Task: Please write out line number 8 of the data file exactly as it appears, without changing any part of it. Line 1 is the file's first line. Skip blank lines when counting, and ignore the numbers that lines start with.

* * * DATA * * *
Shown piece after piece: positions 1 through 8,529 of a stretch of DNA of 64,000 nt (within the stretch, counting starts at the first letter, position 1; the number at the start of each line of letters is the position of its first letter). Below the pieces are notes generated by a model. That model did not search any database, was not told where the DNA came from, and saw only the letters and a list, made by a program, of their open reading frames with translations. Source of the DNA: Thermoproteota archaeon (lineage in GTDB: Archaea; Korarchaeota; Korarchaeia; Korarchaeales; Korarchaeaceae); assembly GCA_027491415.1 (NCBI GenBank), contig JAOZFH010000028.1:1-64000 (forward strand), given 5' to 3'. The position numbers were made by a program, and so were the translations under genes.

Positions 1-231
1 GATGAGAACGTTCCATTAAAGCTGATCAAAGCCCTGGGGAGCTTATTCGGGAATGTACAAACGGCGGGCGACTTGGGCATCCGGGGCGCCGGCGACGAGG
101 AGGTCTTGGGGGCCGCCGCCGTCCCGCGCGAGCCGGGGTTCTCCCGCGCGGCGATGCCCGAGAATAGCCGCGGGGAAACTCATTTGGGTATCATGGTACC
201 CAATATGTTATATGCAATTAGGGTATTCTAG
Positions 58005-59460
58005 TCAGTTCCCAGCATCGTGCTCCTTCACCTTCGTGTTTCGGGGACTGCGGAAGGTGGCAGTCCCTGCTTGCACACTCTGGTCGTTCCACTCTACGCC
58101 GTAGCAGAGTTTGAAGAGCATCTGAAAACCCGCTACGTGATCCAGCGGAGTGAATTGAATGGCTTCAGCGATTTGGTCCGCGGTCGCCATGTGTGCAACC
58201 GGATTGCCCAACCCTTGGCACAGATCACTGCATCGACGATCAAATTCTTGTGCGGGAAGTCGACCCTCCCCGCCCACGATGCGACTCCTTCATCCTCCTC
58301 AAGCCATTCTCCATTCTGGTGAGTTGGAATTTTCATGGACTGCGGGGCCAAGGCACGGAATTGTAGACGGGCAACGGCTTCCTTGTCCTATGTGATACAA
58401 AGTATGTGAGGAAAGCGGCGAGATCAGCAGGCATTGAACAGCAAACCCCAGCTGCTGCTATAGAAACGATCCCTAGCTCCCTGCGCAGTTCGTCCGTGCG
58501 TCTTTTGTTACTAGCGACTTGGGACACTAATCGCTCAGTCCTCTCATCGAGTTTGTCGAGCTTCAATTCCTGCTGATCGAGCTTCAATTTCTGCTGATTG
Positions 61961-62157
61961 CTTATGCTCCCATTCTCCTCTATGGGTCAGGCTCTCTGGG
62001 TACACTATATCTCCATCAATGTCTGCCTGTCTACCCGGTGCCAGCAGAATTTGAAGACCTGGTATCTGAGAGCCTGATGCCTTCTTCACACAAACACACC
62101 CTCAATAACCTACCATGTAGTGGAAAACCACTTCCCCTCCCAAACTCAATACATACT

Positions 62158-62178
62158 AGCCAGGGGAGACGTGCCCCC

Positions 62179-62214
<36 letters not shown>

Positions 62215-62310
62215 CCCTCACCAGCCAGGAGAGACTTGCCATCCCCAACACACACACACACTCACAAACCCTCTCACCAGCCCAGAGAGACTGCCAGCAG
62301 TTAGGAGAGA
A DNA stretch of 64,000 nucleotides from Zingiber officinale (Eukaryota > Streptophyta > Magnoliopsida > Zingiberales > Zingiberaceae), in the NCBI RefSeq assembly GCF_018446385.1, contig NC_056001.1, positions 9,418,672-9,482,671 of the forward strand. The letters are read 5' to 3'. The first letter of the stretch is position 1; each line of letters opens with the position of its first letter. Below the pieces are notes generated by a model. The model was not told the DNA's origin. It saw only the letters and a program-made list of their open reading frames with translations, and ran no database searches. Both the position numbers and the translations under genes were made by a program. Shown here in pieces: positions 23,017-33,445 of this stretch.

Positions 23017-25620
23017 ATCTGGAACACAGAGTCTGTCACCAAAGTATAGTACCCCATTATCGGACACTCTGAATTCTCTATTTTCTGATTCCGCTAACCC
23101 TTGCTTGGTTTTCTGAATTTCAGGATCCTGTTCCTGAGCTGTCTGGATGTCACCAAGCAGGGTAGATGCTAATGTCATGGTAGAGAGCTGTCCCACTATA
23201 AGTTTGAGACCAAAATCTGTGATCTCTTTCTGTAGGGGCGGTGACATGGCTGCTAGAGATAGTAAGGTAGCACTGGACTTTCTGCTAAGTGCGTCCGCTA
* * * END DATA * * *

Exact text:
58101 GTAGCAGAGTTTGAAGAGCATCTGAAAACCCGCTACGTGATCCAGCGGAGTGAATTGAATGGCTTCAGCGATTTGGTCCGCGGTCGCCATGTGTGCAACC